It doesn’t surprise me when the mainstream media gets coverage of Anglican polity wrong. The Washington Post’s horrendous coverage of the 2016 Primate’s announcement has caused more consternation and than is necessary, and many in the Church are rightly pointing out just how wrong WaPo got it, and why we shouldn’t hail this as the end of TEC’s time in the Communion.
What I am seeing discussed in Church circles, by and large, are questions of Authority, How little or how much does this mean? What power do the Primates actually have?
The general consensus is; It hurts a lot, but doesn’t really mean much.
Bishop Curry has been wonderful in couching this in explicitly Biblical terms, and for the first time in my life as an Episcopalian I’ve been proud of the way we’ve borne the shocks of being called out on a worldwide stage.
I think that’s because we’ve stepped off the defensive. At this moment in our life together we are clearer than we’ve ever been about our vocation to extend the love of Christ unequivocally to all, and are articulating it in positive theological terms that speaks powerfully to the world around us. Suddenly we feel like a Church with a voice.
And we’re going to need to hold on to that voice, because I don’t think things are about to get easier for us, or for the Communion.
I sincerely encourage everyone interested in whats happening now to go back and read The Jerusalem Declaration issued by the GAFCON provinces in 2008. What it proposes is the clearest articulation of the ecclesiology that is being pushed by very vocal providences in the Global South, and we have done a very bad job of contending with it at all. To operate like there is at all a consensus about what Anglican ecclesiology does or should look like is to bury our head in the sand, and to ensure that what happened at this years Primate’s conference is something that keeps happening.
Within the declaration, interspersed between benign language about the Lordship and saving work of Christ, are claims that need to be called out for what they are: Foreign to Anglicanism as it has existed as a historic Communion.
6.) We rejoice in our Anglican sacramental and liturgical heritage as an expression of the gospel, and we uphold the 1662 Book of Common Prayer as a true and authoritative standard of worship and prayer, to be translated and locally adapted for each culture.
This runs against the fundamental concept of subsidiarity, with individual provinces abilities to formulate liturgy independently of one another. It invalidates the Book of Common Prayer in; The United States (Every book since 1789), Scotland, New Zealand, Mexico, and Chile among others…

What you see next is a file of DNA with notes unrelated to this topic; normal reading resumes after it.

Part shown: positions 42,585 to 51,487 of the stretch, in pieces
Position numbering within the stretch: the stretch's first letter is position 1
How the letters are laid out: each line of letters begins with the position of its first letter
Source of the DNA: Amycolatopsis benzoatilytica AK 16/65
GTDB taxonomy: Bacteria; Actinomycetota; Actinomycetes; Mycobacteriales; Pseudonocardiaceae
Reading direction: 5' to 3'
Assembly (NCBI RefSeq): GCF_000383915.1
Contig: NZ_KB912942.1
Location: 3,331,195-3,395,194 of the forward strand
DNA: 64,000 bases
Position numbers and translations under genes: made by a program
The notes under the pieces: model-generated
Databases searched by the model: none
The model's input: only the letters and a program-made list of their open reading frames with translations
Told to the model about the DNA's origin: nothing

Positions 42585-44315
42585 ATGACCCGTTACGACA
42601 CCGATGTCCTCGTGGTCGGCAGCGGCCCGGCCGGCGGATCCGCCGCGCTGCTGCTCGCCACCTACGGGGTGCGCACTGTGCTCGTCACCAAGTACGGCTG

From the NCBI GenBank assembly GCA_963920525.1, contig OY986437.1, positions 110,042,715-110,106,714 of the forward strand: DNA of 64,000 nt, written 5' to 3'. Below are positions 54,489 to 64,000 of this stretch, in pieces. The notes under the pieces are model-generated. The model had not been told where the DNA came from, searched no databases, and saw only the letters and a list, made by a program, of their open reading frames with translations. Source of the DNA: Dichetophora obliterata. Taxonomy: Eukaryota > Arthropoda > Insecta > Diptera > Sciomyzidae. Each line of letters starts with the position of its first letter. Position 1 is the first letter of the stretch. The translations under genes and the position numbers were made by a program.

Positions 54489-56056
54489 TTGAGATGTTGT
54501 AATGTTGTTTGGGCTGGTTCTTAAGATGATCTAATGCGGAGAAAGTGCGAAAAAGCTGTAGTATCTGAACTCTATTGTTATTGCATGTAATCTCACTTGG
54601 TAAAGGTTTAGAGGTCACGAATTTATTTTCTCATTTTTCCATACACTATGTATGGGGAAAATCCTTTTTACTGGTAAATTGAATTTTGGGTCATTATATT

The ability of independent Provinces to revise their own liturgies substantially predates the publication of the 1662 BCP, and to set a Communion-wide standard is an innovation that runs against what has been true since the 17th century.
It can’t be disputed that the 1662 was the Book of the British empire, and holds a dear place in the GAFCON provinces, the desire to set a standardized BCP across provinces betrays an impulse for standardization that I doubt few American (or Scottish, for that matter) Anglicans share.
The statement about the Ordinal follows the same lines. While the American Ordinal is built around the 1662, the differences are enough as to be profound.
The statement that, “We believe the Holy Scriptures of the Old and New Testaments to be the Word of God written and to contain all things necessary for salvation. The Bible is to be translated, read, preached, taught and obeyed in its plain and canonical sense, respectful of the church’s historic and consensual reading.” Implies another assumed norm that simply doesn’t exist. When read as a statement pointed toward concerns over Sexuality it has a bit of a firmer foundation, but taken as a stand alone statement it borders on being disingenuous that the Church is at all (or ever has been) remotely uniform in its reading of Scripture.
I would like to believe that the GAFCON primates wouldn’t be so naive.
The Jerusalem Declaration is an affirmation of an Anglicanism that has never existed. It assumes authority that hasn’t been exercised sense before the American Revolution, and it sets it as the sine qua non for Communion.
It isn’t Anglican.
It isn’t, but it could be.
We’re going to need to watch this like a hawk. We have to be able to call out this innovative and destructive ecclesiology whenever and wherever we see it, because letting it creep into our common life together is to see what happened this year intensify in years to come.
This means we have to stay at the table. And we need to fight like hell to retain our vote while we’re there.
When the Archbishop of Uganda left the Primates conference he did so because he was disappointed that the Primates didn’t exercise an authority that they did not have.
Foley Beach is calling for more sanctions, when the Primates are unclear about their ability to give real sanctions in the first place.
GAFCON has been telling us that this is what they’re after since 2008. It’s time to call their ecclesiological claims what they are: Unfounded in history. Ungrounded in our common heritage. UnAnglican.